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Emerging Voices of Early Career Members: Psychoanalytic Applications in a Changing World

  • 21 May 2022
  • 10:00 AM - 12:00 PM
  • Zoom

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  • Emerging Voices of Early Career Members:  Psychoanalytic Applications in a Changing World


    This Clinical Conference will be offered via Zoom


    Saturday May 21, 2022

    Presented by

    The Connecticut Society for Psychoanalytic Psychology 




    Art: Jacob Lawrence, The Library, 1960, tempera on fiberboard, Smithsonian American Art Museum, Gift of S.C. Johnson & Son, Inc., 1969.47.24


    Free for Early Career Members

    To join CSPP click Join Us!

        

    10am - 12 pm

    2 Div 39 and NASW CECs



    Check-in begins 9:30

    A Zoom link will be sent to all registrants the day before the event.



  • The Speakers

    Maria Christina Crouch (Deg Hit'an and Coahuiltecan), Ph.D., is a clinical-community psychologist and a postdoctoral fellow at Yale School of Medicine in the Department of Psychiatry. Her clinical work and program of research is at the intersection of trauma-informed care, evidence-based practices, and practice-based evidence (Indigenous approaches) to address alcohol and drug issues and related health impacts of social determinants among American Indian and Alaska Native communities from a cultural, strengths-based approach

    Andrea DePetris, Ph.D. is a clinical psychologist. She completed her doctorate at the University of Connecticut and postdoctoral work at Columbia University. Her research has focused on mental health disparities, marginalized populations, the impact of experiencing racial discrimination, and racial/ethnic identity formation. Dr. DePetris has represented the state of Connecticut to the American Psychological Association as Connecticut’s Diversity Delegate. She currently works at Yale University as an Embedded Mental Health Provider.

    Miriam Desgazon, LCSW is a family clinician with the Institute of Health Recovery in Western Massachusetts serving families with dual diagnosis and DCF involvement. Miriam graduated from Smith College School for Social Work in August 2020 with her MSW. Miriam appreciates psychoanalytic concepts and approaches her clinical work from a cultural lens to understand the different layers of her clients' experiences and their sufferings. 

    Donna H. DiCello, Psy.D. is a licensed clinical psychologist in private practice. She is the former Associate Director for the doctoral program at the University of Hartford, where she trained many doctoral students through teaching and administration. Continuing her commitment to the development of future clinicians, for a number of years she supervised psychology fellows in the Yale University School of Medicine, Department of Psychiatry, and currently serves as the Co-Ombudsperson for the fellows. Donna is also the current Chair for the Early Career Committee of the local chapter of Division 39, the Connecticut Society for Psychoanalytic Psychology.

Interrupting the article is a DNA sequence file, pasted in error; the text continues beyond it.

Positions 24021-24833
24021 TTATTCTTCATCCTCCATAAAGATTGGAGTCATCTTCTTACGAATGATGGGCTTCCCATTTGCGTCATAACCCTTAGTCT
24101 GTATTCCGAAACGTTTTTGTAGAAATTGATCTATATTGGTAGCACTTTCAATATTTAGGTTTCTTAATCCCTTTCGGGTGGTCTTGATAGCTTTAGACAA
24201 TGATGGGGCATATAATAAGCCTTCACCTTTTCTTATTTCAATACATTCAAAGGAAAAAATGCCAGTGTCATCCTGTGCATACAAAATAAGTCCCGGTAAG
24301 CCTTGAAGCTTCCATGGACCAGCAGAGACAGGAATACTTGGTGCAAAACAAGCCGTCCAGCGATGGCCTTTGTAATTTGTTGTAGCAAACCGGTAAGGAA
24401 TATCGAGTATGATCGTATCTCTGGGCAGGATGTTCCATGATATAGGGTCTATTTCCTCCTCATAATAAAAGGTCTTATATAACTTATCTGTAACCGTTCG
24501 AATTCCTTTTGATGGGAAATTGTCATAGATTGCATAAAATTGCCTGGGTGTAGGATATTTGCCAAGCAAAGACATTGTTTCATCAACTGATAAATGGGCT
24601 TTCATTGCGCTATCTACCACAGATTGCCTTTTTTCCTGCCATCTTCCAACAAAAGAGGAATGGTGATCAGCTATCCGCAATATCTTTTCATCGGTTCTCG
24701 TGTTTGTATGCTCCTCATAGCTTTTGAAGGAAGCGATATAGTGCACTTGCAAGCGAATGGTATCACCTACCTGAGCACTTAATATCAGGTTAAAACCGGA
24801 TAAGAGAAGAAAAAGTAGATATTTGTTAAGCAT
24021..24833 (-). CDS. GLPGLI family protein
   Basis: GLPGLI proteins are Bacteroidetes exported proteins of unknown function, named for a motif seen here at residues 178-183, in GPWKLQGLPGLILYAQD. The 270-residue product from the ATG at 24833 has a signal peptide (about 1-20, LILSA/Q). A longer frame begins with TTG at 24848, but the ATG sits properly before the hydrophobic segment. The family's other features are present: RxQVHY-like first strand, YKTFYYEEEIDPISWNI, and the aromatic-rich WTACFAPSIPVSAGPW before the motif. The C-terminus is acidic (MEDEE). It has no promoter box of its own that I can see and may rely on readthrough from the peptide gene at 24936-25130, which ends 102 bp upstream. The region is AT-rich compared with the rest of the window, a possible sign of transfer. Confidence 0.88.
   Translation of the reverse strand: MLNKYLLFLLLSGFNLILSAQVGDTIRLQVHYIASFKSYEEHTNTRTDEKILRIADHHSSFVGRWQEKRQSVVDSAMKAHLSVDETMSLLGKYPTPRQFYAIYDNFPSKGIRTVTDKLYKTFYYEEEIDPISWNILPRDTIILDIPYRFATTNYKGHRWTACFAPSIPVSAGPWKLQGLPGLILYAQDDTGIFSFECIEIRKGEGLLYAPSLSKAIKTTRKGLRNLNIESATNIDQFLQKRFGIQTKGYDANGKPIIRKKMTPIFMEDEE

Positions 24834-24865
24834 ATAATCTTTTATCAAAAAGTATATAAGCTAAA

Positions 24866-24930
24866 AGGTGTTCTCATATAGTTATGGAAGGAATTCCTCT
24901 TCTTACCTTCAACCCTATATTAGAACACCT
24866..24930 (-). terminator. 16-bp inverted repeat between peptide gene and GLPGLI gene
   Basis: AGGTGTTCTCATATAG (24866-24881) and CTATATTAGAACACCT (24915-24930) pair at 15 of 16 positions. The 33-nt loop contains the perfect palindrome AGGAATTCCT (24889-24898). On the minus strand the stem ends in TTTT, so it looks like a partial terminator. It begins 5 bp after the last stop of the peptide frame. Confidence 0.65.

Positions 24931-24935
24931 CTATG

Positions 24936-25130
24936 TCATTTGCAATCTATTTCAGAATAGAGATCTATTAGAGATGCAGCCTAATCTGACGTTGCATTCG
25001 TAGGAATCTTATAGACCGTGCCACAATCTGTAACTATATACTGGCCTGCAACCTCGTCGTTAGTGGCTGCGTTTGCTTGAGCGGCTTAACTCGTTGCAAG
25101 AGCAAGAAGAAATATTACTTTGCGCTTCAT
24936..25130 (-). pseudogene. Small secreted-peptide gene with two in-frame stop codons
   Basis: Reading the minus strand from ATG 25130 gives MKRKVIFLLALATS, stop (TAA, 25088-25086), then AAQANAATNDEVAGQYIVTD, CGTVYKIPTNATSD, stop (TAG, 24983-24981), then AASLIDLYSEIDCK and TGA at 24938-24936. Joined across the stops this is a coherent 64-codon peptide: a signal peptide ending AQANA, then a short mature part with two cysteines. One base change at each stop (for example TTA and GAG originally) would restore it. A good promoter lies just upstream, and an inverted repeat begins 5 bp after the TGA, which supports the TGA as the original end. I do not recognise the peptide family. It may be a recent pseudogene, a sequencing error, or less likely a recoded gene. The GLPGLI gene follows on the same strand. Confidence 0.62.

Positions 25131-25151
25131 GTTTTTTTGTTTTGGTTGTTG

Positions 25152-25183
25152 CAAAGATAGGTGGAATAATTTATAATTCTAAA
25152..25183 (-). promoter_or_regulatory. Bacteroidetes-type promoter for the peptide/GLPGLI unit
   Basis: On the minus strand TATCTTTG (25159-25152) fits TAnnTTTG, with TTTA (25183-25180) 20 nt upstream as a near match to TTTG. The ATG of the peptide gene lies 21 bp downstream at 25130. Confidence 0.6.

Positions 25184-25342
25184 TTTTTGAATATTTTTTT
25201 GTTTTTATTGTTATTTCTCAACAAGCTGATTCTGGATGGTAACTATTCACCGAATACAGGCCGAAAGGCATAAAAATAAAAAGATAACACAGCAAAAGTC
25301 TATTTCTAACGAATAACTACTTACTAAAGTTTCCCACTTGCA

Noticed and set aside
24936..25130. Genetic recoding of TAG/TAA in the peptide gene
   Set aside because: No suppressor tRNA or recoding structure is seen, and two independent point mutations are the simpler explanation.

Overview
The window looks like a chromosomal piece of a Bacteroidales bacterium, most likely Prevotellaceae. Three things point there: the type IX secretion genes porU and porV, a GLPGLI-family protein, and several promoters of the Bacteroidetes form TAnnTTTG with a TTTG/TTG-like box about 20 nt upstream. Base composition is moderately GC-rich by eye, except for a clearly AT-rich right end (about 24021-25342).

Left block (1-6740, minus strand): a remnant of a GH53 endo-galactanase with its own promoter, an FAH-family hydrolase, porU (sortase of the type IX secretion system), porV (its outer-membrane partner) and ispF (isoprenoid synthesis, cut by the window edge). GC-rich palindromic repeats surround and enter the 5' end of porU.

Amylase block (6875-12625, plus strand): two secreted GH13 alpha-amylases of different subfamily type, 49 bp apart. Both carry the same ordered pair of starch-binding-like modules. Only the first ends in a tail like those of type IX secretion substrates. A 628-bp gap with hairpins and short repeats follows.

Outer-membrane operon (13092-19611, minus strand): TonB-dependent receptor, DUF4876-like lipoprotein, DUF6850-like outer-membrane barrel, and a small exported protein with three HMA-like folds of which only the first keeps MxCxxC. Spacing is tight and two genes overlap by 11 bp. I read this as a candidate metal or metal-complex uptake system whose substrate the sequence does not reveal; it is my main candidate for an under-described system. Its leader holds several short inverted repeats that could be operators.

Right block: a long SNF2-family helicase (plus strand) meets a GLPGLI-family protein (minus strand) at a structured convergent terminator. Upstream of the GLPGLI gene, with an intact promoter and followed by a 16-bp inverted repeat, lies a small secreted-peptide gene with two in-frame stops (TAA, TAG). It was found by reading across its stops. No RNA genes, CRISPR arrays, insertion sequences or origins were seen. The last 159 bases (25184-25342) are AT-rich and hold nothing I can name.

Ellen Nasper, Ph.D. is the Clinical Conference Chair for the Connecticut Society for Psychoanalytic Psychology.   She worked for 26 years at the state funded Southwest Connecticut Mental Health System.  She is a Clinical Assistant Professor at the Department of Psychiatry of the Yale Medical School where she supervises psychology interns and teaches an elective on the consequences of attachment trauma for adult psychopathology.

    Summary:
    Indigenous Ways of Knowing and Psychodynamic Thinking, Maria Crouch, Ph.D.


    American Indian and Alaska Native (AI/AN) concepts of the world, relations, connections, and attachment are anchored in that which is innately human, cultural, and transcendent of chronological time. To this extent, traditional AI/AN knowledge systems are symbiotic with tenets of psychodynamic thinking and understanding, as demonstrated by AI/AN Elder wisdom and clinical case examples.

  • Learning Objectives

    •  Participants will be able to name one way that American Indian and Alaska Native knowledge systems are symbiotic with tenets of psychodynamic thinking and understanding.

    a. Identify components of psychotherapy salient to American Indian/Alaska Native peoples.
    b. Understand the connection between American Indian/Alaska Native worldview, therapy, and psychodynamic thinking.
     
    Suggested Readings

    • Duran, E., Firehammer, J., & Gonzalez, J. (2008). Liberation psychology as the path toward healing cultural soul wounds. Journal of Counseling and Development, 86(3), 288-295. https://doi.org/10.1002/j.1556-6678.2008.tb00511.x

    • Gone, J. P. (2010). Psychotherapy and traditional healing for American Indians: Exploring the prospects for therapeutic integration. The Counseling Psychologist, 38(2), 166-235. https://doi.org/10.1177/0011000008330831

    • Grand, S. (2018). The other within: White shame, Native-American genocide. Contemporary Psychoanalysis, 54(1), 84-102. https://doi.org/10.1080/00107530.2017.1415106

     
    Summary:
    An Appeal for Psychodynamic Applications in Short-Term Treatment, Andrea DePetris, Ph.D.


    This talk will be about what it is like to provide short-term treatment, on a drop-in basis, in the context of a university setting. A case presentation of one student will be provided, along with a working case conceptualization. The difficulty of formulating a conceptualization, without a psychodynamic framework and within a short-term model of care, will be discussed.

    Learning Objectives
    Participants will be able to describe how psychodynamically informed understanding can enhance building an effective therapeutic relationship within the confines of a time limited, cognitive behavioral treatment structure.

    References
    1.  Poston, W. C. (1990). The biracial identity development model: A needed addition. Journal of Counseling & Development69(2), 152-155.

    2. Teyber, E., & McClure, F. (2010). Interpersonal process in psychotherapy: An integrated modelBelmont, CA: Brooks/Cole.

    3. Wallin, D. J. (2007). Attachment in psychotherapy. Guilford press.